This generates all sorts of compilation errors on g++, including warnings about the friend declaration declaring a non-template declaration, and the need to add <> after the function name, which I don't really understand, and it then gets confused by the number of arguments expected for the friend function.  The compiler states that it must be one or two (I thought it was two according to the code).

I'm obviously making some silly mistake here, but haven't got the hang of these templates yet.

Thanks again for your help.
Roy
0
 
LVL 3

Expert Comment

by:MDarling
ID: 7029237
look at your parameters to the function....

Regards,
Mike.
0
 
LVL 3

Expert Comment

by:MDarling
ID: 7029249
template <class MyType>
simple<MyType> operator+(const simple<MyType> &op1, const int &op2)
{
  simple<MyType> temp;
  temp.a = op1.a + op2;
  return temp;
}

Regards,
Mike.
0
 

Author Comment

by:doyston
ID: 7029342
Thanks, but I'm still hitting similar compilation problems.  Lots of warnings about the friend declaration being a non-template type, then followed by the line:

/tmp/ccDf55h1.o: In function'main':
/tmp/ccDf55h1.o (.text+0x72): undefined reference to 'operator+(simple<int> const &, int const &)'

which I guess is some sort of linker error when it hits the line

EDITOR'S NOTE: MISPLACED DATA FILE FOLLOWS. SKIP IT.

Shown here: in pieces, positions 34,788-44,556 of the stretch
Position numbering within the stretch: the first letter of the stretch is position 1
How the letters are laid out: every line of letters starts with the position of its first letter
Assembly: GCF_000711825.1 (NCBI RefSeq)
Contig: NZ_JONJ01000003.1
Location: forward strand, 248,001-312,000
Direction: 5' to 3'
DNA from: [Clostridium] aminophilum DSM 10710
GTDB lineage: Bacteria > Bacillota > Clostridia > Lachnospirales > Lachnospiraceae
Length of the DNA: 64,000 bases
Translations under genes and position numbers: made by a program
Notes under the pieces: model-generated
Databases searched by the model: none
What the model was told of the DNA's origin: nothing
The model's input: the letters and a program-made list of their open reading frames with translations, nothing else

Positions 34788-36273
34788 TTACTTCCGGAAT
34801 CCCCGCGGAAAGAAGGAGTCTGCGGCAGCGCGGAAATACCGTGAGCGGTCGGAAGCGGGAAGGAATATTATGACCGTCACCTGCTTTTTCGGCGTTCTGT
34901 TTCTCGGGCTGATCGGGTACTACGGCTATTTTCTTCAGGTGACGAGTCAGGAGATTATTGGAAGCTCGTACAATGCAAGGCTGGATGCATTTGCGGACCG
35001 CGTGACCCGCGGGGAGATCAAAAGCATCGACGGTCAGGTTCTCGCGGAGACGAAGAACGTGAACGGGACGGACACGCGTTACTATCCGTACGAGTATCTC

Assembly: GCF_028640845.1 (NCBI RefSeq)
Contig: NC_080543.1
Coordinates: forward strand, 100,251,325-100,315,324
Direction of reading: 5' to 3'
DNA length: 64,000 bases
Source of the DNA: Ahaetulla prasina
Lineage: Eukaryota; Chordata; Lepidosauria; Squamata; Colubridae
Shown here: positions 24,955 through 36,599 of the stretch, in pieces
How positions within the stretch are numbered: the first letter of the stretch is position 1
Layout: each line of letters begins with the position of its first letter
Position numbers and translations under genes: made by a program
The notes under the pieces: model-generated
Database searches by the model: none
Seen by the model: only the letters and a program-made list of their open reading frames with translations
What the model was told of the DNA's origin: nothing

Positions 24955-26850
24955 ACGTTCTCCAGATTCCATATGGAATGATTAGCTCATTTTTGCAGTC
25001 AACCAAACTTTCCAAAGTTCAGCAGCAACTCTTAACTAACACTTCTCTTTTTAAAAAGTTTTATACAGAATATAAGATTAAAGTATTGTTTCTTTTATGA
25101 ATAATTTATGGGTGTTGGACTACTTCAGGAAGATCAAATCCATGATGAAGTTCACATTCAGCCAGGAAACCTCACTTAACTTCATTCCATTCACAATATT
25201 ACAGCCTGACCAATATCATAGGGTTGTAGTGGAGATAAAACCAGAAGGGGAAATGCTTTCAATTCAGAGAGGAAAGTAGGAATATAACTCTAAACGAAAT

intobject3 = intobject2 + 10;

in main.  This is being run on RHL 6.0.
Roy
0
 
LVL 3

Expert Comment

by:MDarling
ID: 7029369
The reason is you are creating a specialisation for simple<int>

your need to define the friend function for each specialisation you use.

see below...

0
 
LVL 3

Accepted Solution

by:
MDarling earned 1200 total points
ID: 7029372
#include <iostream>
#include <cstdlib>

using namespace std;

template <class MyType> class simple {
    MyType a;
public:

    simple()
        {
        }

    simple(const simple<MyType>& x)
        {
            a=x.a;
        }

    void put(MyType inval);
    void print();
    simple<MyType> operator+(const simple& op);
    simple<MyType>& operator=(const simple& op);

    friend simple<MyType> operator+(const simple<MyType>& op1,int op2);
};

// Put value
template <class MyType>
void simple<MyType>::put(MyType inval)
{
    a = inval;
}

// Print value
template <class MyType>
void simple<MyType>::print()
{
    cout << "\nThe value of a is " << a << "\n";
}

// Add together two objects
template <class MyType>
simple<MyType> simple<MyType>::operator+(const simple& op)
{
    simple<MyType> temp;
    temp.a=this->a + op.a;
    return temp;
}

// Overload = sign
template <class MyType>
simple<MyType>& simple<MyType>::operator=(const simple& op)
{
    a = op.a;
    return *this;
}


// specialisation for simple<int>
simple<int> operator+(const simple<int>& op1, int op2)
{
    simple<int> temp;
    temp.a = op1.a + op2;
    return temp;
}

// Off we go...
int main()
{
    simple<int> intobject1;
    simple<int> intobject2;
    simple<int> intobject3;
    intobject1.put(5);
    intobject2.put(6);
    intobject1.print();
    intobject2.print();
    intobject3 = intobject1 + intobject2;
    intobject3.print();
    intobject3 = intobject2 + 10;
    return 0;
}



0
 

Author Comment

by:doyston
ID: 7029821
Excellent!  I think I now understand what's going on, as I hadn't through the implications of the friend function being outside the MyType template.

Thank you very much for your help.
Roy